A common virus that causes meningitis and heart inflammation takes a back door approach to evade natural barriers, then exploits biological signals to infect human cells. Broadening knowledge of how viruses cause infection, a new study describes elaborate methods that the virus has evolved to bypass the bodys defenses.
This study helps to explain how group B coxsackieviruses infect cells, said Jeffrey M. Bergelson, MD, a pediatric infectious diseases specialist at The Childrens
Bergelsons study, co-authored with Carolyn B. Coyne, PhD, also of Childrens Hospital, appears in the Jan. 13 issue of the journal Cell.
Group B coxsackieviruses (CVBs) are common in people, but usually are defeated by the immune system after causing minor infections. However, CVBs may sometimes cause myocarditis, a potentially severe inflammation of the heart in children and adults, as well as viral meningitis, which inflames the lining of the brain. Rarely, the virus may lead to fatal, overwhelming infection in newborns.
CVBs typically reach people in contaminated food or water, with the virus entering cells that line the intestine, called epithelial cells. Just how the virus enters those cells has been puzzling to scientists. Bergelson previously discovered a cell receptor called the coxsackievirus and adenovirus receptor (CAR) to which the virus attaches itself. However, the CAR remains below the surface of epithelial cells, in a seemingly inaccessible location called the tight junction.
In the new study, Bergelson and Coyne found that CVBs have evolved an indirect route of attack. The virus first attaches itself to more accessible cell receptors called DAF receptors that lie exposed on the upper surface of epithelial cells.
After attaching itself to a DAF receptor, the virus triggers two signals that open the door to infection. One signal causes the virus to move into the tight junction, where it can reach the CAR. A second signal leads the virus to move deeper into cells where it can release its nucleic acid payload and complete the process of infection.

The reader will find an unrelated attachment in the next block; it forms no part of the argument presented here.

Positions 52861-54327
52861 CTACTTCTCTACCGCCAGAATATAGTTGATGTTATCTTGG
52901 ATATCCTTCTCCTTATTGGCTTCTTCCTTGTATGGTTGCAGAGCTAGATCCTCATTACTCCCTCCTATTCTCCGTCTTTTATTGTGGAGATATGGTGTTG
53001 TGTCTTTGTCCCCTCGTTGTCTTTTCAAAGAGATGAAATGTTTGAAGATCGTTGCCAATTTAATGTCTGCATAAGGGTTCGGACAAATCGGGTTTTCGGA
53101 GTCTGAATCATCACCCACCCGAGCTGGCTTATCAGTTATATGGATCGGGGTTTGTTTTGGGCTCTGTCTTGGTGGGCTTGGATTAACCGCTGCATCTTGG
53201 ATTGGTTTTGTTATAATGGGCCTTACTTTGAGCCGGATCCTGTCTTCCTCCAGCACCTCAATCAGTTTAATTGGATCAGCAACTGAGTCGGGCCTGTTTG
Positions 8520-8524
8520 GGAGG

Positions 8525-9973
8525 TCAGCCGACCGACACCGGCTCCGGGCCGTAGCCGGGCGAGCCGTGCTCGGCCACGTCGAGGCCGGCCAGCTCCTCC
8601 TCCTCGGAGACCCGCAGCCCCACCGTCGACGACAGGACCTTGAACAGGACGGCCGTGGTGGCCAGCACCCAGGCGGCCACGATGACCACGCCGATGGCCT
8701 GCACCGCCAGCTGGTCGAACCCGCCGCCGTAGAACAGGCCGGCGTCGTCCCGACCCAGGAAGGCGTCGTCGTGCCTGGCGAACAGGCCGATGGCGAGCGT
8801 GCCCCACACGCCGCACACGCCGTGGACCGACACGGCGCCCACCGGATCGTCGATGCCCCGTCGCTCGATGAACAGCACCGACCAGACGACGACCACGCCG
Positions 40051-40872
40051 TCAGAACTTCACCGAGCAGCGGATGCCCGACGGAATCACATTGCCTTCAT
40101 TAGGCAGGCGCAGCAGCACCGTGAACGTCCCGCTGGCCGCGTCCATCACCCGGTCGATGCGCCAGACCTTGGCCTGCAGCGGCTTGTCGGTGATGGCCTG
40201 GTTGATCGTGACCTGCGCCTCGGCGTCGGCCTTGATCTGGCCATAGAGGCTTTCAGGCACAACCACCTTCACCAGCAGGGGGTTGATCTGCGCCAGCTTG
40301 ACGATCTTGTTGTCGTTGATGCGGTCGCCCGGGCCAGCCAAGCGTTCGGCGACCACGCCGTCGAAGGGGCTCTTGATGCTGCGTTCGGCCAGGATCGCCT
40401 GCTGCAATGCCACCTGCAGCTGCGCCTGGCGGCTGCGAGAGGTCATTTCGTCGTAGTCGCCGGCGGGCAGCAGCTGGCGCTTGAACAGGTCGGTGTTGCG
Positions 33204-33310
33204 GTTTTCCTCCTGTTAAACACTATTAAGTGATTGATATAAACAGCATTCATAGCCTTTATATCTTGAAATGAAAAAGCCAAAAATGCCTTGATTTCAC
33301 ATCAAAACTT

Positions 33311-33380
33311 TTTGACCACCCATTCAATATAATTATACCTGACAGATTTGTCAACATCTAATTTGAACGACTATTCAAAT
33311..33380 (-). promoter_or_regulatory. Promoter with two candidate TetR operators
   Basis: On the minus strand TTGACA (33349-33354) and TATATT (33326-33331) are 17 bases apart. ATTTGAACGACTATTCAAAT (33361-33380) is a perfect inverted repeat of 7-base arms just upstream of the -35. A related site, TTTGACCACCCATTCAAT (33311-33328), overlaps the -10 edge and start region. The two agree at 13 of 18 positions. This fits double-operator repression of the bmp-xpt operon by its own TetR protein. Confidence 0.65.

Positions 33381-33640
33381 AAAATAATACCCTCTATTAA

We showed for the first time that this virus is dependent on signaling pathways to drive invasion, said Bergelson. Specifically, the coxsackievirus activates kinases, enzymes that are instrumental in moving structures within cells.
These particular kinases were previously known to be active in cancers, where their signaling functions go out of control, he added. However, kinases have a normal function, in enabling cells to respond to hormones or growth factors. We showed in this study that viruses can co-opt kinase signaling processes to advance an infection.
In describing how the coxsackievirus takes advantage of signaling pathways, added Bergelson, his investigations revealed steps in a viruss life cycle that were previously unknown. Eventually this understanding may yield clinical benefits, by contributing to future therapies to block viral infections. For now, we have learned more about cell functions, and how viruses may evolve unexpected methods to force themselves into cells.
Grants from the National Institutes of Health and the American Heart Association supported this research.